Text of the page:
Can you just return the saddle and get a refund?
I'm not a fan of Wintec saddles - I know some people love them and they fit their horses really well but they do get a lot of negative reviews. I bought a GP one ages ago when we first got Honey for my son because he was growing fast and she was young too - it seemed like a cheap option for short term use but it never fitted her well, was only used a few times and I sold it in almost new condition for a big loss
If you can get a good second hand leather saddle and have it re-flocked to fit your horse I think you will do a lot better
I bought it secondhand. The thing is, I technically can afford a low end custom saddle ($1500 or so) and the fitter my barn uses will take it back on trade if need be. I'm thinking of selling the Wintec, seeing how the next ride goes, and ordering a custom saddle if I feel like I can get over this irrational fear. Posted via Mobile Device
I don't think your fear is irrational - you had a few bad experiences that have knocked your confidence so its understandable that you now feel anxious
See how you get on with the change of saddle and go from there
Try to get on the horse with the attitude that you can deal with whatever he does and stay relaxed
Obie either wants to be retired to pasture or he really wants me to keep him.
He hurt his hock AGAIN.
This time he and two other horses escaped when a round bale was being put in the pasture and went crashing through the snowbanks left after a 40" snowfall.
Started out with swelling and slight lameness. Eventually split open (infection? Just THAT swelled?). Swelling is down and he's not limping but there seems to be some stiffness and the wound is still open.
Training is on hold yet again.
So, now I'm trying to find a vet with portable ultrasound equipment that is willing to come check him out.
My Back on Track stuff came so we've started with those. We put the saddle pad on him and both hock boots on the same leg so we covered the front and back of the hock.
Those suckers work!
I could tell when they started "activating," because he tensed up and had this "Holy crap what's happening?!" look on his face.
He's such a worry wart.
Meanwhile, this year's Christmas card included his picture, so I guess he's staying put... Posted via Mobile Device
I had a riding lesson Saturday. I'd had about a month off due to the cold and craziness of the holiday season.
Boy, does my body hate me for that today! (Are English riders supposed to walk like cowboys? Cause I was walking like a cowboy all day today).
Anyway, I don't remember if I've mentioned that I'm afraid to canter. We've done a bit of canter work in earlier lessons, and I used to canter all the time in my pre-rerider days. But I'd never cantered in an English saddle.
I rode General, and I think I'm beginning to fall in love with him. He's safe enough that I (mostly) don't fear death while in the saddle, yet spunky enough to be a really fun ride.
We did a lot of trotting work and "let's learn how to not crash into one another because I accidentally over booked the lesson" work. I actually like big classes because it forces me to rely on instinct rather than overthinking things like I usually do.
She split us into two groups for canter work. By this time, my poor weak ankle was protesting strongly. It started giving out, resulting in me accidentally bumping General, who would speed up his trot or try to break into a canter.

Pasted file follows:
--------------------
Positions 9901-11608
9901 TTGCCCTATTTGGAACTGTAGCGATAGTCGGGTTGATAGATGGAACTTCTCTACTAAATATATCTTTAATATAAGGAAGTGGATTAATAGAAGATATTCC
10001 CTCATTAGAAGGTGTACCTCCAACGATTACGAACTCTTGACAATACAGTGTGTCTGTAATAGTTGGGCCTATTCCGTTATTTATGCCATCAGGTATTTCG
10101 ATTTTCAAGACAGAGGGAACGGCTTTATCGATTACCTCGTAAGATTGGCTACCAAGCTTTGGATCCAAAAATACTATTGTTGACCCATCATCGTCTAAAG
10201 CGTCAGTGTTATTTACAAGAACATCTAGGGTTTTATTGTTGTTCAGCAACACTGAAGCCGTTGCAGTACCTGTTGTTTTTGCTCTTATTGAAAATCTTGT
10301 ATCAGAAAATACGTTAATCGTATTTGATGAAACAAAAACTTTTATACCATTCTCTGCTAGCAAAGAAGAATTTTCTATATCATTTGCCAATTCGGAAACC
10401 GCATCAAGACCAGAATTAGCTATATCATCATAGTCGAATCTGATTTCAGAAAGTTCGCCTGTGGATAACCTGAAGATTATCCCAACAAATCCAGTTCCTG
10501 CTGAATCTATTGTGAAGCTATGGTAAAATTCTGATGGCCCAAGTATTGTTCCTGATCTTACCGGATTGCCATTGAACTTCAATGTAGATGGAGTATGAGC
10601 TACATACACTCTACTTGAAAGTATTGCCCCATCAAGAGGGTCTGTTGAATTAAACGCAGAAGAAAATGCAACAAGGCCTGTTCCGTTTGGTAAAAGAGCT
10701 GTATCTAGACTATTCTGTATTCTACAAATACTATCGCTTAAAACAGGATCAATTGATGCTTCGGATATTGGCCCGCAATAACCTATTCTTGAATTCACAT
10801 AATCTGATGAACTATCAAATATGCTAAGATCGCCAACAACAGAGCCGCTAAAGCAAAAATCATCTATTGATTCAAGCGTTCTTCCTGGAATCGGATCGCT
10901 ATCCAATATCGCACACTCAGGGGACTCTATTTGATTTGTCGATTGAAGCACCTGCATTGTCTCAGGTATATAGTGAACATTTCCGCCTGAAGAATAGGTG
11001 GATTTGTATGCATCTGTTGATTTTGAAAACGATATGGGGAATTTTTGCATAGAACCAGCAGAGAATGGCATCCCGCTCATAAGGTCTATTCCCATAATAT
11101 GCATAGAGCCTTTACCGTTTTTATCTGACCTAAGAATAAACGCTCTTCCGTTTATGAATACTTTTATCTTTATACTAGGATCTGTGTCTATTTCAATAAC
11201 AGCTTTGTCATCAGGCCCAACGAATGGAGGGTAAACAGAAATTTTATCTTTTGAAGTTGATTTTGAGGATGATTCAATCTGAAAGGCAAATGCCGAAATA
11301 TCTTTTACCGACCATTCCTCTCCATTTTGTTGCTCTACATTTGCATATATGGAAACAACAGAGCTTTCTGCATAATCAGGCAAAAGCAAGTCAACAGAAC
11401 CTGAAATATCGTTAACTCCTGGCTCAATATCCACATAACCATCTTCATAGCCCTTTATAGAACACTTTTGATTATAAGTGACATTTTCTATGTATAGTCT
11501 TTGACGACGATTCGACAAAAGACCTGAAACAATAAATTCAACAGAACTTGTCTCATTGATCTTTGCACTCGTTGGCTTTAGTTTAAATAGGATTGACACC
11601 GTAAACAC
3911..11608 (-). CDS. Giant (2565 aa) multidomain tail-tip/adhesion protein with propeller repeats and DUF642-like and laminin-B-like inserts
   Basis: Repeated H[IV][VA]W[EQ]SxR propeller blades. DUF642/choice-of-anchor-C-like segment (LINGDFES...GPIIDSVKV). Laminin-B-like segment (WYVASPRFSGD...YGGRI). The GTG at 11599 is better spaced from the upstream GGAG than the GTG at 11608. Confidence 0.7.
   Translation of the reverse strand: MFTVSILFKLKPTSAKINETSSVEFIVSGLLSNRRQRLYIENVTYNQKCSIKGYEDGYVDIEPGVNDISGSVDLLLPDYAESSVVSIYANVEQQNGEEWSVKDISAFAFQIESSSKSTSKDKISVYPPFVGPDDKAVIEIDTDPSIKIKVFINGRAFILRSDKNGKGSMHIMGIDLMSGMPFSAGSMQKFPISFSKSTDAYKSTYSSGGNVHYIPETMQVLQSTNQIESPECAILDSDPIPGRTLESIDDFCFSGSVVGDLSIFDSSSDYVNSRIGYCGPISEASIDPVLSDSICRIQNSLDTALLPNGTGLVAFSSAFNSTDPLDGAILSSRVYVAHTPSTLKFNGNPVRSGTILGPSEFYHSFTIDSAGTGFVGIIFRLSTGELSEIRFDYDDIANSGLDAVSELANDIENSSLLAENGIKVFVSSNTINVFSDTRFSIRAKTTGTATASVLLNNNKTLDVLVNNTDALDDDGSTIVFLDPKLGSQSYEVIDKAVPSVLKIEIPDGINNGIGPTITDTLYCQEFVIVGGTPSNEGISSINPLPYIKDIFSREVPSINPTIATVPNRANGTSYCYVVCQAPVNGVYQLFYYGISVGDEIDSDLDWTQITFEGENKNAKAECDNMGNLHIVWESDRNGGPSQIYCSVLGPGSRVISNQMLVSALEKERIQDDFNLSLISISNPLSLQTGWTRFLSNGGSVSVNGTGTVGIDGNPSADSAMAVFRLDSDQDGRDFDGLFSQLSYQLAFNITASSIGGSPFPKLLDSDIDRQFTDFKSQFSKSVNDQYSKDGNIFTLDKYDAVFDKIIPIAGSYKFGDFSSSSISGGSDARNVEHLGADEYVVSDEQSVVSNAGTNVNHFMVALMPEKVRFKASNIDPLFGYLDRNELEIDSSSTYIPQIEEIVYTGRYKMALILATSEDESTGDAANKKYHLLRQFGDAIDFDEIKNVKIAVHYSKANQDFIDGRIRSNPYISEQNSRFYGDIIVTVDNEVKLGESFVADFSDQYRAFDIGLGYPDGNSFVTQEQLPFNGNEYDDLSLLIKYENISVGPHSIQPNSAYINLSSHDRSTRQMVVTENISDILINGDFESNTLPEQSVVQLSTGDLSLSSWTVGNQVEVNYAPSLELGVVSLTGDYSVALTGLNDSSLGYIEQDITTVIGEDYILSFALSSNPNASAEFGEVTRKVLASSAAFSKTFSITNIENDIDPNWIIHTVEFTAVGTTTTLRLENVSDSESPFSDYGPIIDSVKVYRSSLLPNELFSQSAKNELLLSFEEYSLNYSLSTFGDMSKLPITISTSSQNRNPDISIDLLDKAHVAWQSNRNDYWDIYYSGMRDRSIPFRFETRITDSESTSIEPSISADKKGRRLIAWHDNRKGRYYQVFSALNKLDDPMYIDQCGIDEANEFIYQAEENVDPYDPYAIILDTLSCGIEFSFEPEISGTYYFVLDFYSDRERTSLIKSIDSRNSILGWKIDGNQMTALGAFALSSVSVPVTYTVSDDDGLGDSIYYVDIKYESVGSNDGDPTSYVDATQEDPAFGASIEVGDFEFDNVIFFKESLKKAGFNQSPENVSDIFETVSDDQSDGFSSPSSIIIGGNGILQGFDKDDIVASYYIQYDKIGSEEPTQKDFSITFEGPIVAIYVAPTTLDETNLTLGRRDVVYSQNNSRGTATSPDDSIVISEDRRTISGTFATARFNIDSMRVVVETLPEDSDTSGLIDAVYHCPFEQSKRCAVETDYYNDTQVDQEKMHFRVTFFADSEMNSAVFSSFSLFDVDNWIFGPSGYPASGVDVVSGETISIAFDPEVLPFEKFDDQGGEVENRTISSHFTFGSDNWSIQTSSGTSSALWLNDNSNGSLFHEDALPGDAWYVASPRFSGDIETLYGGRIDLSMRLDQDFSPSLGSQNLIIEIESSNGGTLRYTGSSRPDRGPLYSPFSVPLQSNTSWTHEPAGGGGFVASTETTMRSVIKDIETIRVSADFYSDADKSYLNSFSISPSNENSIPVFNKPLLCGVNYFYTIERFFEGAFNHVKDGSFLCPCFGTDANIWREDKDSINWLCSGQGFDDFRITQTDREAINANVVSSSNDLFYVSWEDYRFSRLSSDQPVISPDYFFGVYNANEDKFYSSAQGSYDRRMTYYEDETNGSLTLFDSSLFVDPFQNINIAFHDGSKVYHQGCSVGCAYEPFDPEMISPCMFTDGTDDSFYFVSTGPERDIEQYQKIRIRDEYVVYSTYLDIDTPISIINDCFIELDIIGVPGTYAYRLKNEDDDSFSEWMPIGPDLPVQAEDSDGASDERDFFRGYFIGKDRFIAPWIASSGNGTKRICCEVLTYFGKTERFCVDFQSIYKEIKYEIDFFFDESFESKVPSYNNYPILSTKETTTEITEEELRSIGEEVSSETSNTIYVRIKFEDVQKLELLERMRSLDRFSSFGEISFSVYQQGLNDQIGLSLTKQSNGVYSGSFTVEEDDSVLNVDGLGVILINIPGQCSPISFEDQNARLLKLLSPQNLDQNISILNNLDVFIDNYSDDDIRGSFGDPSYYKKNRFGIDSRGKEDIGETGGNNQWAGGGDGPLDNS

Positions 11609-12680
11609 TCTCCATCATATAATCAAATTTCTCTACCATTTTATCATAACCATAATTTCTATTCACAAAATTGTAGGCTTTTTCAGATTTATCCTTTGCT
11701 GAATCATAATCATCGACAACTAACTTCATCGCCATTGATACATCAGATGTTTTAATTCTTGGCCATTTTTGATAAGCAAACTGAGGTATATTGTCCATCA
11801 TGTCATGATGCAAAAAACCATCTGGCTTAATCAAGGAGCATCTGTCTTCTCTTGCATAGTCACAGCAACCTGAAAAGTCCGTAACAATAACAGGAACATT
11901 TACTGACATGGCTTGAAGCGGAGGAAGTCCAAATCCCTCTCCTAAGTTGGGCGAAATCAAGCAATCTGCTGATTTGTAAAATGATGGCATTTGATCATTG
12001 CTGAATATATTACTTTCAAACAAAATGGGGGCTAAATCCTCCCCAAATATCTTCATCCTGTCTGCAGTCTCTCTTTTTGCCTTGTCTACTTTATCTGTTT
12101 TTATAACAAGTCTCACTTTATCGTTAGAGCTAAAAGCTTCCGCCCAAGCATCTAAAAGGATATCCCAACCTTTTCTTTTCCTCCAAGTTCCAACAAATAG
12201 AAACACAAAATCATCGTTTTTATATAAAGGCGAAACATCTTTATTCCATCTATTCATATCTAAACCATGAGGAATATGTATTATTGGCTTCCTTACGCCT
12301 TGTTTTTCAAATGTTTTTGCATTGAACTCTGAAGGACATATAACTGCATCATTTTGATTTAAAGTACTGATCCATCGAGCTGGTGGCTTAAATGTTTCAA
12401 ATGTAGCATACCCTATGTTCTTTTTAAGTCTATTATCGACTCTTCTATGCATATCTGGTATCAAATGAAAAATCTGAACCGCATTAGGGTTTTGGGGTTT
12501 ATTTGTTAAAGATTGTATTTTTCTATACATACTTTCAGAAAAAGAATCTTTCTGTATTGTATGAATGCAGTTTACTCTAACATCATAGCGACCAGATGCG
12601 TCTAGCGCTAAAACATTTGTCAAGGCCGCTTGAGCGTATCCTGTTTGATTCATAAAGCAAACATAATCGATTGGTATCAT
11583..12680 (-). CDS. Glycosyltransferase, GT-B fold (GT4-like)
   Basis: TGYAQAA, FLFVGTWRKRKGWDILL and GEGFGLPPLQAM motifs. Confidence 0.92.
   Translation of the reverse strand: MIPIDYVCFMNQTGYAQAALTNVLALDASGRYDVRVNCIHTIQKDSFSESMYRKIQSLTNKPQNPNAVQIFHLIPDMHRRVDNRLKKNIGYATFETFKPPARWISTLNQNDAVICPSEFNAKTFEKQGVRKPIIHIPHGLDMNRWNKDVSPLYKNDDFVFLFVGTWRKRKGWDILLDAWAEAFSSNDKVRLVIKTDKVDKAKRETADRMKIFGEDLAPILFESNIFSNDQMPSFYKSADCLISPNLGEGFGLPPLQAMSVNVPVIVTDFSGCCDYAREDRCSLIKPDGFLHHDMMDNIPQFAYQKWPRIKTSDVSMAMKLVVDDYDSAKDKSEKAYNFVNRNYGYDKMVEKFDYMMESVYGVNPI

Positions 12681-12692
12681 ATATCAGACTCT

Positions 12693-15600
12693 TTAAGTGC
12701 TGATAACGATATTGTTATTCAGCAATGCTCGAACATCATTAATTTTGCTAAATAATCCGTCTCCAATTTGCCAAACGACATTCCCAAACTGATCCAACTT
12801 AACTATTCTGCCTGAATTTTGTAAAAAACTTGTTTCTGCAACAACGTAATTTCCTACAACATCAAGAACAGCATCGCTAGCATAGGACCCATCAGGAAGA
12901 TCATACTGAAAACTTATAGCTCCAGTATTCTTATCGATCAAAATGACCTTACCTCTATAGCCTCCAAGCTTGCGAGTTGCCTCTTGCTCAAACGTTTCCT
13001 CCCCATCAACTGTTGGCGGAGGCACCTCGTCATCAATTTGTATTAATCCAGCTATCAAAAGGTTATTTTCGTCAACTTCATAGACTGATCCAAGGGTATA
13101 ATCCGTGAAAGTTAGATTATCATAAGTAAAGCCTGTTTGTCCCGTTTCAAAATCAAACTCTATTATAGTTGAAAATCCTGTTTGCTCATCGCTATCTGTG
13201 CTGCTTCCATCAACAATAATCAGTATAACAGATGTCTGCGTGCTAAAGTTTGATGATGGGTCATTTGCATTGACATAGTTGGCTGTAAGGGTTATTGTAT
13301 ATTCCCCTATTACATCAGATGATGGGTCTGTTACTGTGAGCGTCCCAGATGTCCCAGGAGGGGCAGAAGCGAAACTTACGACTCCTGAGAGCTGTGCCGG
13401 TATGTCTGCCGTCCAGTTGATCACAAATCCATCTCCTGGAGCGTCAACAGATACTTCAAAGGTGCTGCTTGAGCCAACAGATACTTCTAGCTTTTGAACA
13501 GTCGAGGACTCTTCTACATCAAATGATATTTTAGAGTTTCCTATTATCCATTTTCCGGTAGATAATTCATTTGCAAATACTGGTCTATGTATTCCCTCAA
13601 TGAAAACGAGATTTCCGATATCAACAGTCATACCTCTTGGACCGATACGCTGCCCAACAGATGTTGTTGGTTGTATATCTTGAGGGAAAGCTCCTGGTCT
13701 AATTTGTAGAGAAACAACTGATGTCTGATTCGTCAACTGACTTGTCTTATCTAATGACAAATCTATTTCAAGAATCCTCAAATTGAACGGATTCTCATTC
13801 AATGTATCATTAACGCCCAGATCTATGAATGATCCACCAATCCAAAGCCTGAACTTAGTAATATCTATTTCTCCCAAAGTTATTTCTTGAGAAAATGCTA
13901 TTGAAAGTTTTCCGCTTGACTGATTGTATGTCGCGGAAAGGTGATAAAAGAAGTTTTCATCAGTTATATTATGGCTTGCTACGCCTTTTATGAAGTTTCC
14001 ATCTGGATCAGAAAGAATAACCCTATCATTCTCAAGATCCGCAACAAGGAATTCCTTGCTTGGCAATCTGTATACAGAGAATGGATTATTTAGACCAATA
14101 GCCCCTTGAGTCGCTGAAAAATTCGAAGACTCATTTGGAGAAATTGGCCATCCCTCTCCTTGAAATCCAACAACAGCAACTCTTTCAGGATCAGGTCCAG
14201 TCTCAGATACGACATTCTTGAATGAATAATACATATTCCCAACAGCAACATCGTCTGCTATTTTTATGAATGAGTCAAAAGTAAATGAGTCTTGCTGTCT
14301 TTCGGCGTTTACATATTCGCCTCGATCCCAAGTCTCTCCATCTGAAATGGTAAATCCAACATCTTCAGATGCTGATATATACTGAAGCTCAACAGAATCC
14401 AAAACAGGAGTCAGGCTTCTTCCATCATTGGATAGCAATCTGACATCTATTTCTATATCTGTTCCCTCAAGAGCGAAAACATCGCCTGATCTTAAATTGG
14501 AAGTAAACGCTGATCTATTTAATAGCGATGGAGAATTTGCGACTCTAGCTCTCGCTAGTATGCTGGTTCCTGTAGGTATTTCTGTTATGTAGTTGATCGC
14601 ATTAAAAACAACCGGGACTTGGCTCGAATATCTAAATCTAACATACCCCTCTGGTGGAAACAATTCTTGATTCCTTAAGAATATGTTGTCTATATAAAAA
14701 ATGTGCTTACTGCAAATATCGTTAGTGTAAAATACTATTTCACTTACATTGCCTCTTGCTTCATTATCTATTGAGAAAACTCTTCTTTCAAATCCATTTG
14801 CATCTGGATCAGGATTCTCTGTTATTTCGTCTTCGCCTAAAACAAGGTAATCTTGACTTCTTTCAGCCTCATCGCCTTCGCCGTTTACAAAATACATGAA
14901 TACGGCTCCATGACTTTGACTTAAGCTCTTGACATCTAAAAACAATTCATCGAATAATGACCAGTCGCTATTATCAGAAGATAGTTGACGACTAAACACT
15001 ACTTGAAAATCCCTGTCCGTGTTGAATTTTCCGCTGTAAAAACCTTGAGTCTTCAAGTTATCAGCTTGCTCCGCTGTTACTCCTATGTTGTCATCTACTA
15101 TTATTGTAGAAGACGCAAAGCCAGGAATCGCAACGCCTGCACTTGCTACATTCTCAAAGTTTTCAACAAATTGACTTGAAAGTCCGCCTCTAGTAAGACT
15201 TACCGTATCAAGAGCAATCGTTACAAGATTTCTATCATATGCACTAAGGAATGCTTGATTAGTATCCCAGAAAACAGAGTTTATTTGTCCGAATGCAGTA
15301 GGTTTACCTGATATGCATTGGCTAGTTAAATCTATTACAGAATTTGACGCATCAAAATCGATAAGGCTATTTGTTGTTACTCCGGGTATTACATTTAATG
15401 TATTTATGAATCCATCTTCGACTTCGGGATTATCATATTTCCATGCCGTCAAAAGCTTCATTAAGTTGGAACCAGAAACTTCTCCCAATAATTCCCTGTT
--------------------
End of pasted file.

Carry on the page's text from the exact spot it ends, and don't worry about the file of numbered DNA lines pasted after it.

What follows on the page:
About the tenth time I checked him back I could tell exactly what he was thinking:
"Make up your mind, woman! Speed up or slow down?! Which is it? She SAID we're going to canter, so let's GO!"
So, we went around the arena, me having completely lost any sense of rhythm and General getting increasingly ticked off and confused.
I decided to pull up.
The reason I gave was pain (TMI moment: I had an ovarian cyst that burst last week, so riding wasn't terribly comfortable). In truth, though, I could've handled the pain.
I was afraid.
Deb said I could join the second group if I wanted but when they took the rail, I stayed in the middle, feeling defeated and cowardly.
Guess what happened in the second group? One of the other riders got off balance, panicked and when the horse stretched out her neck and coughed, the rider got pulled right out of the saddle. She ended up being ok, but sprained her ankle.
Once things had calmed down, the first group was up again.
And guess what?
I went out on the rail.
In an ENGLISH SADDLE.
And I DIDN'T DIE!
In fact, I didn't even feel near death. I felt completely balanced and in control.
It makes me think that there might still be hope.
Maybe when Obie is healed up, I'll be ready for him. Posted via Mobile Device
The Back on Track boots seem to be doing the trick and hopefully *knocks on wood* Obie will be back in training soon.
I haven't ridden since before Christmas. I was out of town the weekend after Christmas and we're now in a cold snap that makes riding dangerous for man and beast (-30*F).
Not riding gives me a lot of time to think, to dream... and to worry.
I feel like I have a connection with General and have discussed buying him from my trainer. She doesn't really want to sell him but she would as long as she can continue using him for lessons (I would get a break on board).
I talked with hubby and we are thinking of buying him and keeping Obie as well. General would be my "confidence builder," and then once I'm ready for Obie, General would become my husband's horse.
Another option would be to lease, and that's what my trainer is recommending. I could avoid the purchase price, and still get the benefit of riding him whenever I want. The price per month would actually be a bit higher ($185 for leasing, $100 for 1/2 pasture board), but I wouldn't have farrier or vet bills.
The thing is... since the idea of buying General AND keeping Obie occurred to me, I can't stop thinking about it. Heck I'm even looking for tack for him!